Why You Should Be Careful Cooking Acidic Food In Cast Iron

meatballs and sauce in cast iron pan
meatballs and sauce in cast iron pan - Mediterranean/Getty Images

When it comes to reliable cookware, it's hard to beat good cast iron. A quality cast iron pan or casserole dish can remain in families for generations when properly cared for. However, although cast iron is a faithful kitchen companion, not all ingredients play nice with it. Take acidic foods, for example. There's a very good reason why cooking tomatoes in a cast iron skillet is not recommended.

Tomatoes, citrus juices, wine, and vinegar are all quite acidic, which can have an unwanted effect on cast iron. The high acid content of these and other foods can cause minuscule traces of metal to break loose and get in foods. Although such a small amount of metal isn't harmful to your health, it can leave food tinged with a metallic flavor. Also, it doesn't take long for metal leaching to occur, as you may notice unwanted flavors after just 30 minutes of cooking. This doesn't mean cast iron should never meet acidic ingredients, but that their interactions should be short and supervised.

Read more: 8 Baking Sheet Mistakes You Want To Avoid

How To Safeguard Cast Iron Cookware From Acids

seasoning cast iron with oil
seasoning cast iron with oil - Bruce Peter Morin/Getty Images

Enameled cast iron cookware is best when using acidic ingredients, as the enamel coating prevents acids in food from permeating the iron. If you don't have enameled cast iron cookware, don't fret. And don't run out to buy any, either, because it's possible to cook acidic ingredients in regular cast iron, provided that you do so mindfully. Cooking time is of utmost importance -- keep it brief, less than 45 minutes total. Any more time than that allows the acids in foods such as lemon juice, wine, tomatoes, and other ingredients to wreak havoc on cast iron and unleash that unpleasant metallic taste. Check your recipe before getting started to determine whether the cooking time for acidic components is suited to cast iron.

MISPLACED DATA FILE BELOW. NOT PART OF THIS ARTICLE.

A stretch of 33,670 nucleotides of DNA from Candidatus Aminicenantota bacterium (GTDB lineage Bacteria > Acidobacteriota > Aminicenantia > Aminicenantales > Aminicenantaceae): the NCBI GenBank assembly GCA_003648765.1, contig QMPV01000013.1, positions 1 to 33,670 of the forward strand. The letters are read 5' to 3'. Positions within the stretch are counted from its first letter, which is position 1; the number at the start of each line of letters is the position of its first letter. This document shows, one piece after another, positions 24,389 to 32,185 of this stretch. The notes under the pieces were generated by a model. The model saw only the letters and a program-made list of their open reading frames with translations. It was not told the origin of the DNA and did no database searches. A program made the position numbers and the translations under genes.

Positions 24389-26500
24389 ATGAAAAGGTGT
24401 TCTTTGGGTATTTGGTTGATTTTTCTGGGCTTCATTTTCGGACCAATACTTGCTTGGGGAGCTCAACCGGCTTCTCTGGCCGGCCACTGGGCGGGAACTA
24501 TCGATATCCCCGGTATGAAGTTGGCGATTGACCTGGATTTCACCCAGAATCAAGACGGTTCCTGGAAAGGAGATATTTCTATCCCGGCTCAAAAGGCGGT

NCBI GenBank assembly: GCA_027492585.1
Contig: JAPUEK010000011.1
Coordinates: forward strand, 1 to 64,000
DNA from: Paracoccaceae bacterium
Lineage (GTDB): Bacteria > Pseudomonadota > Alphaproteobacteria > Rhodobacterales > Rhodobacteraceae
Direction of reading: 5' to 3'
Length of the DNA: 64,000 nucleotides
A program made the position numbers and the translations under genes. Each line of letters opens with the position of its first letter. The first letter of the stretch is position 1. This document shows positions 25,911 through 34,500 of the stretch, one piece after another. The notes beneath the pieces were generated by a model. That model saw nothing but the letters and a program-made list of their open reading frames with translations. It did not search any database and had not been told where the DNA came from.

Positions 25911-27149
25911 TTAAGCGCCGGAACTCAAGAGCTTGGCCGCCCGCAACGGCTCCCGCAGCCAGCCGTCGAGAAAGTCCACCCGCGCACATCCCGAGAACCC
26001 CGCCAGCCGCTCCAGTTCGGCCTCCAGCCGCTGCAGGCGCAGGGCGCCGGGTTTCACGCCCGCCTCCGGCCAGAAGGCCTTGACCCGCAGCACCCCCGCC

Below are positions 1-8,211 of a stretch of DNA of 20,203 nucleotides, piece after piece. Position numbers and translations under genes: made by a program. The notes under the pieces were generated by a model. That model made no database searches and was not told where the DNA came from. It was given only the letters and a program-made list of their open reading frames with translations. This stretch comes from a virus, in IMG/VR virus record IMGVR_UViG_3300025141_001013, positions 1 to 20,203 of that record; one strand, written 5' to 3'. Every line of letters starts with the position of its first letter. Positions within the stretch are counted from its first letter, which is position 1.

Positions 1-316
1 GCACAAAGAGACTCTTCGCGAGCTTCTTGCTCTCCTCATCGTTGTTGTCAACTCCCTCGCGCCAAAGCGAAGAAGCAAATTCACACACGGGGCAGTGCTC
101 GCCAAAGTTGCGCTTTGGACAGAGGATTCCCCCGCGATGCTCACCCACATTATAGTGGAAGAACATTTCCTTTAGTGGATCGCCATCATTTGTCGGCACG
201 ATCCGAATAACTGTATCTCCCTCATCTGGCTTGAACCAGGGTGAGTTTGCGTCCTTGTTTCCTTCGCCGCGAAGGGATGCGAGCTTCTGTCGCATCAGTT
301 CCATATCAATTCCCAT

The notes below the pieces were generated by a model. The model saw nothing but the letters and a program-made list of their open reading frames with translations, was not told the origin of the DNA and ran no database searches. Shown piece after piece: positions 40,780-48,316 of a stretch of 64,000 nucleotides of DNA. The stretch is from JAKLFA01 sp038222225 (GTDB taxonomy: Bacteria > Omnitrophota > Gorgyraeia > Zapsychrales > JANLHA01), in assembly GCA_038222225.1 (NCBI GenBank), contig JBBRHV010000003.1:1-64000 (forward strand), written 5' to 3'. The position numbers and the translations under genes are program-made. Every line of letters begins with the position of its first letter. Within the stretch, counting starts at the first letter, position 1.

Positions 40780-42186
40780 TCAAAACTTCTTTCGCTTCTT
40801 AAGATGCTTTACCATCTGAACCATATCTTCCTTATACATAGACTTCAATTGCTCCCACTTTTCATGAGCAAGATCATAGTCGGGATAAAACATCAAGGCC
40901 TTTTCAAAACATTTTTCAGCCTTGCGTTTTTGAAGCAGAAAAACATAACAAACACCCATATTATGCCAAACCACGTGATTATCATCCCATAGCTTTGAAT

Knowing how to properly season cast iron cookware is also beneficial, as a properly seasoned skillet or dish is less likely to break down when acidic ingredients are introduced. "Seasoning" results from a combination of oil and heat, which creates a protective coating on the surface of cookware. When it comes to the best oil for seasoning cast iron, look for something with a high smoke point to ensure a strong bond. As for frequency, try to season the cast iron once a month to keep the non-stick surface intact.

Myth Busting And Meal Suggestions For Cast Iron

cast iron roasted chicken
cast iron roasted chicken - Elena Veselova/Shutterstock

Avoiding acidic ingredients is but one of many common myths about cast iron cookware. Another is that you can't use metal utensils in the cookware. Metal utensils may affect the skillet's protective seasoning, but simply reseasoning the cookware will resolve that issue. Similarly, it's fine to wash cast iron with soap, as long as you don't submerge it in water for an extended period. Although you must indeed exercise caution when cleaning or cooking acidic elements in your cast iron, the right steps can keep your meals flavorful and your favorite cookware in amazing condition.

From cornbread to cookies, there are a lot of satisfying cast iron recipes perfect for making a filling breakfast, brunch, dinner, and even dessert. Along with being right at home on a stovetop, cast iron cookware can also be used in the oven. The variety of recipes and uses, along with the longevity of cast iron, highlights just how versatile cast iron cookware is.

Read the original article on Daily Meal